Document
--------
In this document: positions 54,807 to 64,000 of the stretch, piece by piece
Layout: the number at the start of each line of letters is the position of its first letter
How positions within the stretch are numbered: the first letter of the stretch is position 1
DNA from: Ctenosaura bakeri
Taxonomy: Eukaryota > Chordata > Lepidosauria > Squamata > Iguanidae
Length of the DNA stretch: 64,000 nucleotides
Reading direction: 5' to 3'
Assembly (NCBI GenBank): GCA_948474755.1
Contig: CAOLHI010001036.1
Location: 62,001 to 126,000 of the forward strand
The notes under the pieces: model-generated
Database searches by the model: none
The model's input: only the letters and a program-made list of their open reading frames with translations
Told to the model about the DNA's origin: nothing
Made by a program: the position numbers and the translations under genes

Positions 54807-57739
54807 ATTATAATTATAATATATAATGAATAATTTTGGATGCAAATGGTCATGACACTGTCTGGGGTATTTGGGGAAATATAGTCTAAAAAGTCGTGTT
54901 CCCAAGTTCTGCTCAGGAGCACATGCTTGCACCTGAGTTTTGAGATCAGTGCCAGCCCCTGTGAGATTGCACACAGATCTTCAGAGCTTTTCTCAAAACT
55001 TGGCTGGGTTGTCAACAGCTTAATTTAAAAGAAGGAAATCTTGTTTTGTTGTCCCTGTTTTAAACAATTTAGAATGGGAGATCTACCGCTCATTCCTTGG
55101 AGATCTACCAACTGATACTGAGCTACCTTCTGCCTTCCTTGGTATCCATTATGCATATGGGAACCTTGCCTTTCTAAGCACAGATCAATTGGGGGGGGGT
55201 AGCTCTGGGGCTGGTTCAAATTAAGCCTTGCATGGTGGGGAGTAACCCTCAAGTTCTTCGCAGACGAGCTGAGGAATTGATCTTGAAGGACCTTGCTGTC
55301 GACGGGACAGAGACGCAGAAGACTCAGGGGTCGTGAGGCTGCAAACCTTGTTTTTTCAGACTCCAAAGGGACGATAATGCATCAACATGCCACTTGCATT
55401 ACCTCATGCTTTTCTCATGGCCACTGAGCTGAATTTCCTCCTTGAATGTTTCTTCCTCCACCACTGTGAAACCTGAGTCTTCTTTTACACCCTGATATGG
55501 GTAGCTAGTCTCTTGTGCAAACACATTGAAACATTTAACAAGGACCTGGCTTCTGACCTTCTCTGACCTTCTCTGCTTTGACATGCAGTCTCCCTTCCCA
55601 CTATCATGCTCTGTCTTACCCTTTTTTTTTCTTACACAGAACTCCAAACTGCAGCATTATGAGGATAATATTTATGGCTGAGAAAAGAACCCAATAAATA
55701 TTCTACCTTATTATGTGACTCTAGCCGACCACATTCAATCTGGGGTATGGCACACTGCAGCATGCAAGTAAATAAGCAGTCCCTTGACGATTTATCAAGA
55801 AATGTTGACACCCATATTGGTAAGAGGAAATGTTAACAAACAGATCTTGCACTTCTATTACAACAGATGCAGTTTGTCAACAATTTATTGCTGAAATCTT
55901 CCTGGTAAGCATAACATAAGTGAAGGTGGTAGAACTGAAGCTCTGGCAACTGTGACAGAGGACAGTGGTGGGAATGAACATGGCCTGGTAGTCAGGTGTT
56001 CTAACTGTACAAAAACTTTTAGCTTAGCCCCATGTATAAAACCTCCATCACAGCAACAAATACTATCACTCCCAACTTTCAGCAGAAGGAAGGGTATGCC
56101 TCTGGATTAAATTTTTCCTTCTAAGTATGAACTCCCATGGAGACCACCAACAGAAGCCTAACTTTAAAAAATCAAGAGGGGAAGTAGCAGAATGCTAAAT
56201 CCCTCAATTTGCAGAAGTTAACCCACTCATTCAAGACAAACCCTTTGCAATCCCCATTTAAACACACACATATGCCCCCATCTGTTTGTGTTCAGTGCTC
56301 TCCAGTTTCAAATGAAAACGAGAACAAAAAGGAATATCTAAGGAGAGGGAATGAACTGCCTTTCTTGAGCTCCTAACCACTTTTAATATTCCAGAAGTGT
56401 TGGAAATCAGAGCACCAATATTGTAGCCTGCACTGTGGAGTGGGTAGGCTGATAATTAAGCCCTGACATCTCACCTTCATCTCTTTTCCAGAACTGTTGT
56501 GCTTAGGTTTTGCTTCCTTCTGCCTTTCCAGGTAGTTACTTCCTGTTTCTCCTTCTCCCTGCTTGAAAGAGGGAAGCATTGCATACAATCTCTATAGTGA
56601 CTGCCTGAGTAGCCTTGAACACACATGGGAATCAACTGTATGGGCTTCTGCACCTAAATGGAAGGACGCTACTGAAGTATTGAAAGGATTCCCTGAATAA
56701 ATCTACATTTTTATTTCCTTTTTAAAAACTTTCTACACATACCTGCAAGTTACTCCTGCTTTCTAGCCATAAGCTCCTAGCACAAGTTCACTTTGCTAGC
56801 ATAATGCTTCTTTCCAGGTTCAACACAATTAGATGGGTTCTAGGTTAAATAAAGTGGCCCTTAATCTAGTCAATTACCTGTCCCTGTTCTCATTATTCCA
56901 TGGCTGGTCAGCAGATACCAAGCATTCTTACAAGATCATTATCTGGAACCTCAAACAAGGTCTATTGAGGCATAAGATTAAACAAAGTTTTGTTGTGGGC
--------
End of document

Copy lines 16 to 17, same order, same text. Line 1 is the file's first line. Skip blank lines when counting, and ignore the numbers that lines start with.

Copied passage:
Positions 54807-57739
54807 ATTATAATTATAATATATAATGAATAATTTTGGATGCAAATGGTCATGACACTGTCTGGGGTATTTGGGGAAATATAGTCTAAAAAGTCGTGTT